7. G7 Ministers were joined by their counterparts from Australia and the Republic of Korea, and, for the first time, by Foreign Ministers from the Association of South East Asian Nations (ASEAN) for discussions on the Indo Pacific. We discussed the importance of maintaining a free and open Indo-Pacific, which is inclusive and based on the rule of law. We reaffirmed our strong engagement and co-operation in the region, including on quality infrastructure, green transition, sustainable economic development and technology. We also discussed regional and security issues, in addition to maritime cooperation and state behaviour in cyberspace. We expressed deep concern about developments in Myanmar, including the recent sentencing of Aung San Suu Kyi and others, underlining our support for ASEAN's Five Point Consensus and calling for the immediate and unconditional release of all those detained arbitrarily, for an end to violence, for utmost restraint, and for a peaceful resolution to the crisis.

  8. We discussed and emphasised the need to bolster our efforts to detect, deter and respond to state threats in order to protect our people, infrastructure, economy and values. We endorsed the Non-Proliferation Directors' Group statement published in April.

  9. We reaffirmed our commitment to gender equality and to educating girls; empowering women, including by advancing sexual and reproductive health and rights; and ending violence against women and girls. We recognised the importance of a survivor-centred approach to conflict related sexual violence (CRSV) and agreed on the need to strengthen the implementation of the international architecture around CRSV.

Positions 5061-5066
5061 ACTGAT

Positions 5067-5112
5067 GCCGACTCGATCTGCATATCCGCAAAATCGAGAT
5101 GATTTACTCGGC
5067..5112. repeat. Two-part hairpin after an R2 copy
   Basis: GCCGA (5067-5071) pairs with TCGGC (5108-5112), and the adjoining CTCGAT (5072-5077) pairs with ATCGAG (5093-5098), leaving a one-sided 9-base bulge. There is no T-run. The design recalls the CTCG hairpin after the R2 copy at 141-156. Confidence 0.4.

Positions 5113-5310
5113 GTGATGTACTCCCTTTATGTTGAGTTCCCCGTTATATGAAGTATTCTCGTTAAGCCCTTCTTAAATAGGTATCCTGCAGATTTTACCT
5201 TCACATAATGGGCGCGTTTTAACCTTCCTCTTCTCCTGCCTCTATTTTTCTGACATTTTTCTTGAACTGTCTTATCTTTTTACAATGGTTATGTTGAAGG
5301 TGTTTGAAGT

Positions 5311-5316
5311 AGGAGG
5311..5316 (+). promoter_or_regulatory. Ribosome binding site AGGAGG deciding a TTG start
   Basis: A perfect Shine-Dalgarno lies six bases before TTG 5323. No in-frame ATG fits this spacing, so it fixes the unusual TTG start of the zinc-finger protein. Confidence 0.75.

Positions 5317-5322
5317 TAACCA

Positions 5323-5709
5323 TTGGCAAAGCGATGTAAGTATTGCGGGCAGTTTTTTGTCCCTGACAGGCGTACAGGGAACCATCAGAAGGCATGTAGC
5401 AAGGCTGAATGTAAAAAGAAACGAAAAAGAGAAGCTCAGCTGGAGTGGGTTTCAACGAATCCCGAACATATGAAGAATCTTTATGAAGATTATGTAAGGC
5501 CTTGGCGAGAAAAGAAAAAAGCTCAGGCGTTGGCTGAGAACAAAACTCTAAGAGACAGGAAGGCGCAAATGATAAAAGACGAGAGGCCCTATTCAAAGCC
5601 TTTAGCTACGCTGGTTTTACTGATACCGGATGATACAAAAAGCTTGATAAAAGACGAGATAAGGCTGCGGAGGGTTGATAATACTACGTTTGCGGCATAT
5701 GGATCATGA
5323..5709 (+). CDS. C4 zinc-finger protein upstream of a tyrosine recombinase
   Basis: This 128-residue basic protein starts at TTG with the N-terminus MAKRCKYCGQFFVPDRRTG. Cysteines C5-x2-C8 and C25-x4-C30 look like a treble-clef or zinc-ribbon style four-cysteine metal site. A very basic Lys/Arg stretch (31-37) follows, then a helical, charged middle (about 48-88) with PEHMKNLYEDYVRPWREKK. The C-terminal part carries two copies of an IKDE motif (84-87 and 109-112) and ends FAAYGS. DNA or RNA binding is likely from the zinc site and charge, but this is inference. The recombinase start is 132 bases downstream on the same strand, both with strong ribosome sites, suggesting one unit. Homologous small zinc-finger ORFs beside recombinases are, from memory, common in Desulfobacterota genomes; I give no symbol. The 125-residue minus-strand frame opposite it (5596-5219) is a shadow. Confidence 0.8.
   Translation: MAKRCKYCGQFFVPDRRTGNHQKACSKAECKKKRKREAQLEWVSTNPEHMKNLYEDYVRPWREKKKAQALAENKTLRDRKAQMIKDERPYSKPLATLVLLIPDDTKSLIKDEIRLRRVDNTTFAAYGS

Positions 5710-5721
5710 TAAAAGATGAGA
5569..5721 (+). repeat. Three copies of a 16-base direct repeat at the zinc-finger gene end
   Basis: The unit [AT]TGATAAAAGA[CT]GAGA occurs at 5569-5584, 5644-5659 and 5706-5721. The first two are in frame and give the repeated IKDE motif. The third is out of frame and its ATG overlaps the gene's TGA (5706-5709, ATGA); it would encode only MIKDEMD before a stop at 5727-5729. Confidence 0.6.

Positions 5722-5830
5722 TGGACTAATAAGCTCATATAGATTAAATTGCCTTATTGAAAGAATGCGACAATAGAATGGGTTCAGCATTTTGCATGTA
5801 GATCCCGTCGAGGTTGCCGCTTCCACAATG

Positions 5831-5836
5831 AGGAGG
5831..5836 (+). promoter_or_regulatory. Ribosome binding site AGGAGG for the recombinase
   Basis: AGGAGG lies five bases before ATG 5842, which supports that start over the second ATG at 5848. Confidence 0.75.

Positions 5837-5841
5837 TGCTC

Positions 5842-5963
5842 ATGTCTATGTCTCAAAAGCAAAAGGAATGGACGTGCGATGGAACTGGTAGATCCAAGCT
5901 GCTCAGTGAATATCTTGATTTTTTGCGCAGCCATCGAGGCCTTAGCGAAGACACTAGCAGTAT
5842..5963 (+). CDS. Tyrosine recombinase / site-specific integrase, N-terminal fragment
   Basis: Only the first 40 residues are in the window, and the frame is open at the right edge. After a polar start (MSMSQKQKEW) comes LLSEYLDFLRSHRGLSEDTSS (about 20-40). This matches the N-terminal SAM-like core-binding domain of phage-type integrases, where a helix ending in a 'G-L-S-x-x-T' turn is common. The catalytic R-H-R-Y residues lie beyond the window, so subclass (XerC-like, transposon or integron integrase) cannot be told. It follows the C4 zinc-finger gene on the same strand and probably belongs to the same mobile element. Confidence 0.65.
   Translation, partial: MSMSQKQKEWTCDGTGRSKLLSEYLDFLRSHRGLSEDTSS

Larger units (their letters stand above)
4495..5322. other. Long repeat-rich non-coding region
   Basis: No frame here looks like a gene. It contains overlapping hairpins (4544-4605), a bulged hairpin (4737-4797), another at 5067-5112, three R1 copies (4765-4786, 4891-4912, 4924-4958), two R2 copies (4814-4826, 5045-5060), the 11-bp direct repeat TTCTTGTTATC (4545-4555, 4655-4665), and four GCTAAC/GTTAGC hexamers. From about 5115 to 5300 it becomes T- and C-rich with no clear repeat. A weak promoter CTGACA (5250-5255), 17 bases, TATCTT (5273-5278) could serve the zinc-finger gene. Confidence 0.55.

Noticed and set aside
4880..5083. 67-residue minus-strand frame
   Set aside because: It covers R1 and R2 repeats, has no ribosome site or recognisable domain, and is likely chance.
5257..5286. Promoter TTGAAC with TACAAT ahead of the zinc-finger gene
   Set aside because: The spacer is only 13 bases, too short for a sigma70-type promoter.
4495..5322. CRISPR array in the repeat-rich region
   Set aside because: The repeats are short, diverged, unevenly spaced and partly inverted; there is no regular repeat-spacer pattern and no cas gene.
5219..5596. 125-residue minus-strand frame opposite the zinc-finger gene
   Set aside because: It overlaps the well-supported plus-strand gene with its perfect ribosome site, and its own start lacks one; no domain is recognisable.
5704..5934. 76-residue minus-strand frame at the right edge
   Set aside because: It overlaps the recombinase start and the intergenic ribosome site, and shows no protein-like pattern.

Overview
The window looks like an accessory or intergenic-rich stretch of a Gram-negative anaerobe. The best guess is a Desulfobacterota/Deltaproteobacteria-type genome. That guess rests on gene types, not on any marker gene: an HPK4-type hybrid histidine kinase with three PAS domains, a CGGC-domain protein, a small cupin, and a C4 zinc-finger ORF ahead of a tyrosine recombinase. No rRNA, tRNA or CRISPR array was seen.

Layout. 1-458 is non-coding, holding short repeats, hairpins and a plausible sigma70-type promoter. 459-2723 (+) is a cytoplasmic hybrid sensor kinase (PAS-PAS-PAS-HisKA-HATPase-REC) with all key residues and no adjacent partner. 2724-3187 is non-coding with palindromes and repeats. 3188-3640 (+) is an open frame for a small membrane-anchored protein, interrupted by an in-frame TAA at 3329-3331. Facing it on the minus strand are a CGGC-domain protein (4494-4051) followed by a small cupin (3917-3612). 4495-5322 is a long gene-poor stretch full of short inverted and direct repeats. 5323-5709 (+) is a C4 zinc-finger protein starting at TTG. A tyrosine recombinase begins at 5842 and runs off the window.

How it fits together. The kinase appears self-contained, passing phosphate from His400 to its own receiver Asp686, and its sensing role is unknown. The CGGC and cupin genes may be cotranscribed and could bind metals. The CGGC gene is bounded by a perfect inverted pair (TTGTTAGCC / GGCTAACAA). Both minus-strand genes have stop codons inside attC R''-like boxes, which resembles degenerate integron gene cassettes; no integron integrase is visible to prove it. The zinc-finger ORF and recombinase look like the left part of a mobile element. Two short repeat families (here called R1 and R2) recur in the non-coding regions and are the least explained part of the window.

10. Building on the G7 Leaders' Statement of 3 December, we reaffirmed shared principles for sustainable, resilient and quality infrastructure investment and development finance, and discussed the importance of reliability, transparency and inclusivity. We agreed to advance prosperity, build resilience and combat the climate crisis, including by advancing the implementation of existing international principles and standards, in particular the G20 Principles for Quality Infrastructure Investment. This quality investment should support the 2030 Agenda for Sustainable Development and international climate and environment commitments, including those recently made at COP26, across the key areas of climate change; health; digital, transport and energy connectivity; education and gender equality and be underpinned by strong social, labour, environmental, transparency and financial standards, including debt sustainability, as well as being open and economically efficient whilst protecting intellectual property rights and individual freedoms. We called on all actors to adhere to internationally recognised rules and standards, including those for lending and investment. We discussed how to strengthen each of our individual development finance initiatives to jumpstart investment and mobilise resources, in partnership with developing countries.

  11. Following discussions at the US Summit for Democracy, we committed to work together and with partners to promote and defend open societies and support democracy at home and around the world, reaffirming our commitment to the Carbis Bay Open Societies Statement. We highlighted the importance of defending media freedom, including through the protection of journalists, in particular women journalists. We reiterated the G7's resolve to deter and end arbitrary detention for diplomatic leverage in state-to-state relations, and advocated for new endorsements of the Declaration Against Arbitrary Detention in State-to-State Relations. We underscored the importance of the UN Framework for Responsible State Behaviour in Cyberspace, based firmly in existing international law. We reaffirmed G7 commitment to further our understanding of how international law applies to States' conduct in cyberspace, and to cooperate in tackling the growing threat of malicious cyber activities.

  12. It has been a privilege to Chair the G7 Presidency Foreign and Development track and I thank all G7 members and partners who have contributed so much this year. I look forward to Germany's 2022 G7 Presidency and to building on our shared priorities and values.